Period panties, PMS coaches, flow trackers, menstrual brownies: Cosmo goes on an adventure through the wild wilderness (and still-developing science) of the new period lifestyle. (Oh, P.S. This story originally ran in our June issue, so if you like what you see, you should probably snag a hard copy ASAP. Bye!)
Once or twice a year, my period disappears for months. This is kind of convenient, TBH (three blood-free months sounds pretty sweet, no?), so I’ve ignored it rather than tried to bring it back with the pill. But the older I get, the more nervous I’ve gotten about these dry spells. What do they mean?
My new period coach is kind of alarmed too. Erica Chidi Cohen, the cofounder and CEO of Loom, an education centre for reproductive wellness in L.A., is one of the new cycle experts who uses lifestyle fixes to help women deal with issues like PMS. Los Angeles–based ob-gyn Suzanne Gilberg, MD, helped develop the coaching program, which I hoped would give me insight into why my period sometimes dips out for 80 days—without suggesting overly ambitious lifestyle choices (read: diet) that I’d have no discipline to follow.
Cohen wants to know everything about my cycle and MIA periods (bleed amount, PMS symptoms, even bowel movements) when I “meet” her over a 45-minute Google Hangouts sesh. She also asks about my stress level, but she’s not buying it when I tell her I’m not feeling any angstier than usual.
That’s because there can be a “discrepancy,” she says, between “how we experience stress intellectually and how our body processes it.” (So splashing cold water on my face and screaming “GET IT TOGETHER” at my reflection in the mirror hasn’t actually been working?! Noted.)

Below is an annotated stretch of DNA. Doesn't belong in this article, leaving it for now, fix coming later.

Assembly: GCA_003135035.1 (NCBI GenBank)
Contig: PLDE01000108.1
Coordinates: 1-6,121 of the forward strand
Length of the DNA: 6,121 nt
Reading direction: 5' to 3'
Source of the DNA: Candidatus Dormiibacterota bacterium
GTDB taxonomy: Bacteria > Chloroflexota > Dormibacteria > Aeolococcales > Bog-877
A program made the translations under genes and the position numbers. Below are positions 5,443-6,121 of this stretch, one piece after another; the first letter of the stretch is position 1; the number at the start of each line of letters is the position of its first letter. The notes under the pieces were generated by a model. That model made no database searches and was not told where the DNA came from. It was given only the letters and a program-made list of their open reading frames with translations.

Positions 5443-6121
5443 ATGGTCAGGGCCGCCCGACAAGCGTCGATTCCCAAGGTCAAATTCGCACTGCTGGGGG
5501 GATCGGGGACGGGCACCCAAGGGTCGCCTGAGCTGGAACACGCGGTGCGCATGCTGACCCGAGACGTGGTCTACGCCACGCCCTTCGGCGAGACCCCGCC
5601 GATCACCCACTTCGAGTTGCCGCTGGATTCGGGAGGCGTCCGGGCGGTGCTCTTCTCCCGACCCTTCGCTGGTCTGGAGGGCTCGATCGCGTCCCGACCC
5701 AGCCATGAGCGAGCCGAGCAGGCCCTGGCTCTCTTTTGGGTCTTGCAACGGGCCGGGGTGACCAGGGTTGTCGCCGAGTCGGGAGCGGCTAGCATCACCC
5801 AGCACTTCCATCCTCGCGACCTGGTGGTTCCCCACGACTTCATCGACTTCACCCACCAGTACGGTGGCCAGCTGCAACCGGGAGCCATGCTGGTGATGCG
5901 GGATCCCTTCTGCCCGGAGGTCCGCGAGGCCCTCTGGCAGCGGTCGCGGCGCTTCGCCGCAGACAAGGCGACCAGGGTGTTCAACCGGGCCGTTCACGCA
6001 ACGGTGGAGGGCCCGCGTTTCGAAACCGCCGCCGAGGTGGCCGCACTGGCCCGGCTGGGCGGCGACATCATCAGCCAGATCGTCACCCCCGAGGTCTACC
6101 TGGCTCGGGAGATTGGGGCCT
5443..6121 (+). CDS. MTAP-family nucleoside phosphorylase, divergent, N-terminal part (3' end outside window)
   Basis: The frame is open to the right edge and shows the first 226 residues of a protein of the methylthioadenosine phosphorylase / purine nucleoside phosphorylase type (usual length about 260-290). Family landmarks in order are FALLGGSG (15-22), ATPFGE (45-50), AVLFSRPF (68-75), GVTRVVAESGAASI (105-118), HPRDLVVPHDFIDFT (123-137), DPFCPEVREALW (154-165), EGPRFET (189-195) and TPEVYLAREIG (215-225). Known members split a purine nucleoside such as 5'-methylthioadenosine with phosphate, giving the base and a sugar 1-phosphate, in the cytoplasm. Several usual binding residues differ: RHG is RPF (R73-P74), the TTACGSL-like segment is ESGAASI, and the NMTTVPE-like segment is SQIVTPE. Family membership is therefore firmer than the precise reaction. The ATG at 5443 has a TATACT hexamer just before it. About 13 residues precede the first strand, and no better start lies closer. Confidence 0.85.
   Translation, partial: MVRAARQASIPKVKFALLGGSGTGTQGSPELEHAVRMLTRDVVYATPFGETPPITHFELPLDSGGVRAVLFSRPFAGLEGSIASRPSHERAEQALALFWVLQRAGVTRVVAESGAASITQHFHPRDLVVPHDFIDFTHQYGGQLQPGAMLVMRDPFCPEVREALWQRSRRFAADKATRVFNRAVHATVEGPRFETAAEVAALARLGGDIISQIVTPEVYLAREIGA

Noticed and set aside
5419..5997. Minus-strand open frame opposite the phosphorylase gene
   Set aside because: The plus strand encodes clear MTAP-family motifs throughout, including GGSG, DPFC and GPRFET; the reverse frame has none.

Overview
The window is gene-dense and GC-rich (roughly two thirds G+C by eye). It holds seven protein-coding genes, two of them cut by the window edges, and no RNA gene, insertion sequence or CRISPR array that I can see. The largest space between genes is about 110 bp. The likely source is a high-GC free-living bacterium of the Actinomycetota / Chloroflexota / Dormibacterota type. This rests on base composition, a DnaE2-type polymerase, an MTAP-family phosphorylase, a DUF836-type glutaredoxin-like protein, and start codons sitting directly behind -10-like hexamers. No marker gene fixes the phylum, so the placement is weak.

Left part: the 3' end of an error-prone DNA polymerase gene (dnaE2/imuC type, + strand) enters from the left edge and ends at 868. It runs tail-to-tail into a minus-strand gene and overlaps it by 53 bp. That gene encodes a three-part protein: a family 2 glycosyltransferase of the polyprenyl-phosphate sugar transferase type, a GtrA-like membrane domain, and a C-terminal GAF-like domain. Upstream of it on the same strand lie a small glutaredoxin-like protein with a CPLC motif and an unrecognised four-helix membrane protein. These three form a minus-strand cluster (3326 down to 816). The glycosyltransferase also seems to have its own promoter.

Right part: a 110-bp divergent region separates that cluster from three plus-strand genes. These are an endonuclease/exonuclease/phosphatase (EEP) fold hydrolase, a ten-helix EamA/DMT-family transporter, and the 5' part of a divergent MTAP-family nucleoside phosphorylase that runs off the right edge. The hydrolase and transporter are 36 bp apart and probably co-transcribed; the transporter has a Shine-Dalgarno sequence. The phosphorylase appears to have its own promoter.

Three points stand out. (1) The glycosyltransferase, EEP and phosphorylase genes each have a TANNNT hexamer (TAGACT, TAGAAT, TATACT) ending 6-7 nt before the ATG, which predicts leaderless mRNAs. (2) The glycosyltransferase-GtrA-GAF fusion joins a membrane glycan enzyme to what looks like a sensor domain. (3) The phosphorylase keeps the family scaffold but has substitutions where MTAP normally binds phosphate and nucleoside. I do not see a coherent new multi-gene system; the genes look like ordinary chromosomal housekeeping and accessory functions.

“I’m a little offended at first, but the more I think about it, the freer I feel.”
I’m a little offended at first, but the more I think about it, the freer I feel: Maybe, if I’m so stressed that my body bypasses my brain into self-protection mode, I should just give into those feelings. Why run away from them?
Cohen suggests a vitex supplement, which may help my bod trigger luteinizing hormone to encourage regular ovulation (she says I should talk to my doctor first, since it can interact with certain drugs like antidepressant SSRIs—of which I’m on several). She also suggests an ultrasound to rule out PCOS and red raspberry leaf tea to “make it easier for the uterus to contract.” When she talks about the “phases” of my cycle, she makes it sound like a horoscope. I feel a weight lift off my shoulders that I didn’t even know I was carrying. My sluggishness during my menstrual phase isn’t my fault at all!
When we sign off, I’m already feeling soothed from hearing Cohen repeat the word “luteinizing” in hushed tones. I’m already thinking of booking a vacay. Period coach’s orders! Now this is a lifestyle fix I can get behind.